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Weekend Buzz: Braves lapping field in NL East as Nationals, Phillies fade

By Scott Miller | Senior Baseball Columnist

Fredi Gonzalez's goal for the next eight weeks: Make sure Chris Johnson and the Braves keep their foot on the gas.
Fredi Gonzalez's goal for September: Make sure Chris Johnson and the Braves keep their foot on the gas. (USATSI)

The Weekend Buzz while you were wondering if the city of Chicago is big enough for Alex Rodriguez AND his pink elephant. ...

1. Tomahawk chopping through the NL East: Forget "World Series or bust" -- the Nationals can't even see .500 right now.

And Phillies general manager Ruben Amaro Jr. is more delusional than anybody this side of Alex Rodriguez. Come last week's trade deadline, he couldn't even see the pink elephant in the room and start dealing players to reboot his declining club. Michael Young? Cliff Lee? Hello?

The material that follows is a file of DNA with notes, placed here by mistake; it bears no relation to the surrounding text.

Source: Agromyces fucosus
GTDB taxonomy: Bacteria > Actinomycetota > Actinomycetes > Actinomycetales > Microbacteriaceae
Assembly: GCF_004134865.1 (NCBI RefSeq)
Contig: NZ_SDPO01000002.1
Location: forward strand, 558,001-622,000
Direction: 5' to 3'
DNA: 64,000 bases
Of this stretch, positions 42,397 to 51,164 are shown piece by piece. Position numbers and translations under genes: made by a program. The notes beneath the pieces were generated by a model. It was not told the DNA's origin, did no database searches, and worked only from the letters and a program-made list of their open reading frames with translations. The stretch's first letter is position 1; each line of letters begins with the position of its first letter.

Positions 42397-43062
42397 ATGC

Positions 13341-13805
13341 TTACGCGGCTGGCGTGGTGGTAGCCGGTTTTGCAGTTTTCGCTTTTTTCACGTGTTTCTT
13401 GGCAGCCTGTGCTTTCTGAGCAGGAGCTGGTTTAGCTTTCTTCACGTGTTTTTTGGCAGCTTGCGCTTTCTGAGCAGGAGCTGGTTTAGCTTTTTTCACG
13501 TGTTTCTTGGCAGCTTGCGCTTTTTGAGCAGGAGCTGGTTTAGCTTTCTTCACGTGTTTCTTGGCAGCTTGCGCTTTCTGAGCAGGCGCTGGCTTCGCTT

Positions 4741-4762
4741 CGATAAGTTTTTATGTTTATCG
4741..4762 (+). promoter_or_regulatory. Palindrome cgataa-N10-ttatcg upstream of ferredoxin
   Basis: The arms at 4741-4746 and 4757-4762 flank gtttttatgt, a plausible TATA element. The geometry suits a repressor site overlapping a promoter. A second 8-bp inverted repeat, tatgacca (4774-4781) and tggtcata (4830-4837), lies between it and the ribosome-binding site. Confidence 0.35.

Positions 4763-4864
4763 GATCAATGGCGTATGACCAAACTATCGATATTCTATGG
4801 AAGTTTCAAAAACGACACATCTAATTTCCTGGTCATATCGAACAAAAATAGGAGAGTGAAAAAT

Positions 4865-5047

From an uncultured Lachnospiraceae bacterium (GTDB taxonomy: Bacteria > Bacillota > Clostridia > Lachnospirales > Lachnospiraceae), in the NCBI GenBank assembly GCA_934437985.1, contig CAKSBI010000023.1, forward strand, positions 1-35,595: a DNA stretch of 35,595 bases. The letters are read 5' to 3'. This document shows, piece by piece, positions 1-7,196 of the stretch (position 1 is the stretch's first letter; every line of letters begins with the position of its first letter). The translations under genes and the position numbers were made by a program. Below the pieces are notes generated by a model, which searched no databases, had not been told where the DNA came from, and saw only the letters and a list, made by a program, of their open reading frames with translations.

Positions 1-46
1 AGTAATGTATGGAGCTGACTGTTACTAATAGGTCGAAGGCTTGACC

The Braves, even with that anchor of a free agent, B.J. Upton, are running away with the division. Ten straight wins after Sunday night's victory in Philadelphia, and what's next, maybe legs up on an ottoman and some sweet homemade Georgia peach cobbler?

Maybe not quite so fast. As you might recall, the only team who fell as far as the Red Sox two Septembers ago was the Braves, who blew a 9½-game lead in the wild-card standings.

"I think something we can learn from is our failure in 2011, and even last year," starter Kris Medlen told David O'Brien, the great Braves beat writer for the Atlanta Journal-Constitution. "Just finish strong at the end of the year."

Lots has gone right for the Braves, clearly, with a division lead now more than twice as large as any of the game's other five division leaders.